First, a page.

AgustaWestland's mission is to consolidate and strengthen its positio n as a global leader in the rotorcraft industry.
AgustaWestland, the Anglo-Italian helicopter company owned by Italy's Finmeccanica, has achieved another year of good results in 2004. The Company is one of the world's leading helicopter manufacturers, with a full range of rotorcraft for every commercial, government and mili tary application and provides an unrivalled capability in training an d customer support. AgustaWestland is more than just a helicopter man ufacturer; it is a provider of total rotorcraft capability solutions. Although AgustaWestland is proud of its heritage, it recognises the challenge of continuing to delight customers in its mission to streng then its position as a global leader in the rotorcraft industry.
AgustaWestland N.V. is one of the world's largest helicopter manufact urers. It produces a wide range of high-performance rotorcraft for ci vil and military markets. Of 92 helicopters delivered in 2004, 66 wen t to commercial customers. Formed by combining two leading European h elicopter manufacturers, the company has operations in Italy (near Mi lan), the United Kingdom (near Somerset, England), and the United Sta tes (Fort Worth and Philadelphia). A highly modified version of its E H101 Merlin won a U.S. Navy contract to supply helicopters for the pr esident of the United States in 2005.
AgustaWestland N.V. was established in 2000 through a 50-50 joint ven ture between Italy's Finmeccanica S.p.A. and GKN PLC of the United Ki ngdom. Both of the companies joined to form AgustaWestland began thei r helicopter manufacturing by licensing U.S. designs.
Giovanni Agusta built and flew his first aircraft in 1907. This forme d the beginnings of his namesake firm, Costruzioni Aeronautiche Giova nni Agusta S.p.A., based in Cascina Costa, near Milan. It originally designed and produced fixed wing aircraft in the 1920s, but became be tter known for motorcycles, at least until the mid-1950s.
The company began producing Bell Model 47 light helicopters under lic ense in 1952. Agusta's version first flew in 1954; the company would produce more than 1,200 of them in the next 22 years. Agusta went on to build more of Bell's successful designs in the 1960s. These includ ed the Model 204 UH-1 Iroquois and the ubiquitous JetRanger. The comp any also produced designs from other U.S. manufacturers.
Eventually, the firm acquired the expertise to develop its own protot ype, the A101G. This three-engined military transport never saw produ ction, however. A few other early designs reached the prototype stage but were unable to win more than limited orders from the Italian mil itary. These were followed by the innovative A109 Hirundo twin turbin e helicopter, which first flew in August 1971. Fast and versatile, it was soon adopted by Italy and Argentina. About a dozen a month were being produced in 1979, three years after its service introduction.
In the late 1970s, Agusta began designing the 15-ton EH101 helicopter with its British partner, Westland. It was first delivered to the Ro yal Navy in 1997.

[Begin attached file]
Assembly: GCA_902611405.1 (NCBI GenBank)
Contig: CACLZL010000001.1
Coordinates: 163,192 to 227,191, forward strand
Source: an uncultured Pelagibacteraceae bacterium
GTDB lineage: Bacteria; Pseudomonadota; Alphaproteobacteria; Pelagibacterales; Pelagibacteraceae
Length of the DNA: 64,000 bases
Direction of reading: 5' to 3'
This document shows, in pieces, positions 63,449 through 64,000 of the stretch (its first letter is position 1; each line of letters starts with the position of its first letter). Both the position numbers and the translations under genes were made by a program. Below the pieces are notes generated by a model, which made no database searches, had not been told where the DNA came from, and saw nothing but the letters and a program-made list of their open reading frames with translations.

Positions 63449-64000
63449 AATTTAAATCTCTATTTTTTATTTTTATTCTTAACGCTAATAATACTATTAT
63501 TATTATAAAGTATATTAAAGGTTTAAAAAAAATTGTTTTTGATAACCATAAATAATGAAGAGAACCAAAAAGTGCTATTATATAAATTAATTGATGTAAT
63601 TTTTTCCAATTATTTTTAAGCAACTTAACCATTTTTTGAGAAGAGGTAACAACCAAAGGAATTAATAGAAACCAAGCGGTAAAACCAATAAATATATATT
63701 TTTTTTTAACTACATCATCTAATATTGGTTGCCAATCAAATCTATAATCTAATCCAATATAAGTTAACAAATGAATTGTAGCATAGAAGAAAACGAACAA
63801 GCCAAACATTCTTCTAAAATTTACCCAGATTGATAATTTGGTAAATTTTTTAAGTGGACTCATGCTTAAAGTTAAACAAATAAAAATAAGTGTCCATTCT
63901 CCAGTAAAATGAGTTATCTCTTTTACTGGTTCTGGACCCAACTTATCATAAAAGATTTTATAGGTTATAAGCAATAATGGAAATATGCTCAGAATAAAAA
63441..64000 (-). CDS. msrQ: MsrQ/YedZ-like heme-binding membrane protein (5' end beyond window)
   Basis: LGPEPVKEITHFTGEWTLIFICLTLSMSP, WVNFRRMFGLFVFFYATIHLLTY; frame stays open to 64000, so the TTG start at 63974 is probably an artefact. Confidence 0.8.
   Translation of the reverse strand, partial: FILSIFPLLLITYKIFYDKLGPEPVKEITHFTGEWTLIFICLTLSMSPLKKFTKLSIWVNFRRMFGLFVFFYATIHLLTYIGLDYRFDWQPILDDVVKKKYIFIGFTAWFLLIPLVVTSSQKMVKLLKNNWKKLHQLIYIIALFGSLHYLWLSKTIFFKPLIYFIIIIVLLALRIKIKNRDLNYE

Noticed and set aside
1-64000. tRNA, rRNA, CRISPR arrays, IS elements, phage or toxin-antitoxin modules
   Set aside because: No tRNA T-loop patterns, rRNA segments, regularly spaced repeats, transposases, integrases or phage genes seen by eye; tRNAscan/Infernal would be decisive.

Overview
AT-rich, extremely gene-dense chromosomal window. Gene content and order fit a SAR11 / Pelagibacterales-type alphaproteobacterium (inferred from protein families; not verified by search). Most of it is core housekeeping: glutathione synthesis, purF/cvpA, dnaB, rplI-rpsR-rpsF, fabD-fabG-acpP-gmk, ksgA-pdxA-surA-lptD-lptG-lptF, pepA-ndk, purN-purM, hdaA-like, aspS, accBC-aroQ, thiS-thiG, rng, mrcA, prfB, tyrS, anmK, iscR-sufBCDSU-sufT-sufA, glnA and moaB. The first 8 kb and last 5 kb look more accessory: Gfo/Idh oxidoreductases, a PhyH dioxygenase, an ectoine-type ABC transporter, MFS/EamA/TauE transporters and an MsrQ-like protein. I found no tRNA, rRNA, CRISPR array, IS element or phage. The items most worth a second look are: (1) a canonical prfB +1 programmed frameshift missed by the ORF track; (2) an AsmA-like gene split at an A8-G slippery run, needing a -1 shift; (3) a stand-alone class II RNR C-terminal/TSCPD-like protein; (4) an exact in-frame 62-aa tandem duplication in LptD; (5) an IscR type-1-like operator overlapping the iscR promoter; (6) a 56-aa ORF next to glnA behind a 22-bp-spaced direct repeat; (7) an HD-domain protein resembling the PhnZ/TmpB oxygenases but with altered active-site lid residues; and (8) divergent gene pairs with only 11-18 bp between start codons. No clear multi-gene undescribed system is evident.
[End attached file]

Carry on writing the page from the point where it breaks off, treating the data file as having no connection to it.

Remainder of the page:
In 1983, Agusta introduced the first combat helicopter to be designed and produced entirely in Europe, the A129 Mangusta. In the 1980s, Ag usta also was developing the 11-ton NH90 helicopter in conjunction wi th French, Dutch, and German companies.
Agusta created a joint venture with Bell Helicopter in 1998. The Bell /Agusta Aerospace Company was formed to produce the AB139 and the BA6 09, a civil variant of the tiltrotor aircraft being developed for the U.S. military.
An updated version of the A109 hit the market to a strong response in 1999. The A119 Koala, introduced in 2000, enjoyed success in the law enforcement market in the Americas and Asia. Exports accounted for m ore than 60 percent of sales in 2000, when revenues were more than EU R 930 million.
Like Agusta, Westland also started its helicopter program through lic ensing. Westland was formed from the Petter engine works and had made aircraft at its site in Yeovil, England, since 1915. Its first plane s were fabric-clad aircraft built under license from the manufacturer s Short, Sopwith, and de Havilland; Westland produced more than 1,100 planes during World War I.
Between the wars Westland pioneered high-altitude flying; a flyover o f Mount Everest in a Westland-Houston PV-3 Wapati made international headlines. Work on cabin pressurization was carried on during World W ar II in developing the Welkin high-altitude interceptor.
Notable aircraft produced for the military in World War II included t he Lysander utility craft and the heavily armed, twin-engined Whirlwi nd interceptor. Westland was one of three companies chosen to produce Spitfires after the Supermarine factory in Southampton was bombed. T he company made more than 2,000, including the Seafire naval variant it helped to design.
Westland was early to enter the rotorcraft field, producing Cierva-de signed autogyros in 1936. This enterprise was cut short by the impend ing hostilities. The company built its first helicopter, the Dragonfl y, in October 1948. This was a modified version of the Sikorsky S-51. Another Sikorsky-based design, the S-55, was designated the Westland Whirlwind and had a production run of almost 400.
Westland produced 250 models of Agusta's AB47G helicopter in the 1960 s. This later became known as the Westland-Agusta-Bell 47G "Sioux." T he company began producing its first indigenously designed helicopter s after buying the operations of Saunders-Roe (SARO) in 1959. Success ful SARO models included the P 531 Scout/Wasp, which saw about 200 bu ilt for the British military.
Westland soon acquired other pioneering British firms, including the Fairey Aviation Company and the Bristol Aircraft Company. Bristol's T ype 171 Sycamore had been the first helicopter built in postwar Brita in. Bristol also produced the United Kingdom's first multi-engine hel icopters. Westland Helicopters entered the 1960s as Britain's sole he licopter manufacturer. In 1969, Westland introduced one of its bigges t successes, the Sea King, which was a variant of Sikorsky's SH-3D (S -61). It was exported to several navies.